(thoughts followed by the photo and poem that sparked them)
Many years ago—maybe as many as thirty; I think I was in my mid-20s—I made a miraculous find on a beach. A beaver skull, small (perhaps a young one who didn’t make it through the first winter, suggested a friend) and perfectly preserved, the skull ivory-white and the long curving teeth deep orange. I wrote a poem about it, “Beaver Skull,” which appeared on the last page of my first collection, Calm Jazz Sea (Brick Books, 1996).
Then, after sitting on my desk for years, it went missing. Things seemed to go missing unaccountably a lot in my twenties and thirties. “The hurricane years” might be a good word for one’s twenties, I’ve thought—and not just my twenties, but a lot of people’s. These big winds blowing things and people in and out of your life. Hurling you in one direction, then another.
Theft? I sometimes thought so. (Giving the hurricane a human face and motive.) A girlfriend I lived with for several years was my prime suspect. She had stolen my cassettes and gold pocketwatch as a parting shot. But not, it turned out, my beaver skull.
I found it, along with other precious items I’d thought long gone, in the dim and long-unvisited recesses of a cellar storage closet when I was cleaning out my parents’ house, over several months this year, after my dad died last summer and we moved my mom into a residence for the care she needs.
Under the beaver skull is my dad’s ashtray. He died of lung cancer, but had quit smoking twenty years before, he and my mom together, when they were 65. From first sneaked smokes in their teens, they’d been heavy smokers for nearly 50 years. Just cigarettes for Mom, but cigarettes, cigars (out fishing or with Sunday football on TV), and pipes for Dad. The pipe resting on the heavy ashtray was one of the most reassuring sights of my childhood, just as the sweet heavy smell of pipesmoke, or the more acrid tang of the cigar, were two of the most reassuring smells. Their ghost presence in my nostrils still brings solid, timeless comfort and security. And it’s not changed even slightly by knowing that my chronic shortness of breath, the slight constriction and gaspiness I feel always in my lungs, is most likely not unrelated to the dense white curtain of fog that closed around our dinner table right after, or just before, the last mouthful of dessert (so thick, that smoke, like gaseous milk, that we kids peeked under rather than through it to see each other), or to the closed-window capsule of even more concentrated fog of long car trips. Though present choices must, deep-set memories never adjust themselves in the light of medical know-better.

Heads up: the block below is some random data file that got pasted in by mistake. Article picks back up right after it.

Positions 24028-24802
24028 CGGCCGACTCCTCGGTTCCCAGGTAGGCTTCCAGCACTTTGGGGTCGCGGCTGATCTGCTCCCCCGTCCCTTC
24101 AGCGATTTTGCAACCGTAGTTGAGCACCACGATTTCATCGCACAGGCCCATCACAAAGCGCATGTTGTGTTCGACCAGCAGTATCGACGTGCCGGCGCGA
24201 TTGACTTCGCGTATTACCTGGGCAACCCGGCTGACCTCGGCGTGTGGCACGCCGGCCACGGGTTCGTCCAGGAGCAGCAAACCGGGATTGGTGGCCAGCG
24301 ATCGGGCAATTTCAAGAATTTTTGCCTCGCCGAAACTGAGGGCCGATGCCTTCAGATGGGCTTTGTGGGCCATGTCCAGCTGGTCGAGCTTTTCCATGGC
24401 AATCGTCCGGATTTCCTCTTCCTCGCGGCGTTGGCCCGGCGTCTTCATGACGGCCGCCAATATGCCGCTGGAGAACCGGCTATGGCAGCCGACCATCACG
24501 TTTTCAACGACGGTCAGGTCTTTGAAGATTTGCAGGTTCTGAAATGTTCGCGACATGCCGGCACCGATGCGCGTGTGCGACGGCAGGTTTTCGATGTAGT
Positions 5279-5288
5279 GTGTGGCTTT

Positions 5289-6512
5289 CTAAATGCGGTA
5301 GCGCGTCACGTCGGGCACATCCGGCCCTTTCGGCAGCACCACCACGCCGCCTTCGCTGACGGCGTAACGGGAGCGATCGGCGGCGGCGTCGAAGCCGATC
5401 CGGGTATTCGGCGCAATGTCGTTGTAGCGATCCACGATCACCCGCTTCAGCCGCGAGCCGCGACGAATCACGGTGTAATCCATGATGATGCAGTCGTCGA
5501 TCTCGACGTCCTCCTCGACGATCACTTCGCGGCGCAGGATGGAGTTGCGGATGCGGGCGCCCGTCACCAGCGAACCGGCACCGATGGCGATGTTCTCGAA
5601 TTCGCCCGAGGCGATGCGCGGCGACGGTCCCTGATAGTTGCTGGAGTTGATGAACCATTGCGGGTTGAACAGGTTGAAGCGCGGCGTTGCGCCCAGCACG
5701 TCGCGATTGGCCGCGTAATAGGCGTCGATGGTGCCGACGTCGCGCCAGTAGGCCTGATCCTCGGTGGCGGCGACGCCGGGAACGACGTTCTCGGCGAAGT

I had the bad timing to visit Mom and Dad the day after they’d quit cold turkey. They were in Florida for a couple of winter months, and I was visiting a week in their rented condo. They said they were doing it for their first grandchild, just born. They needed a better reason than “for ourselves.” Just twenty-four hours in, they were in hellish shape—not just cravings and bad tempers, but real physical distress on all fronts: sallow skins, bunged up bowels, aching joints, mouth cankers of alarming size and profusion. Every addicted cell in their body was letting them know what it thought of their going clean. Months, maybe a year, later, I asked Dad if he felt he’d regained health that made it worth it. He gave it a retired doctor’s due consideration, then answered that he was hard-pressed to think of a way in which he didn’t feel worse than before quitting. Many years after that, I asked him if he still felt cravings when someone else lit up. “Yes,” he said, “and every other time too.” I finally understood why he was so tolerant of others smoking around him: it couldn’t make worse an urge that had never subsided.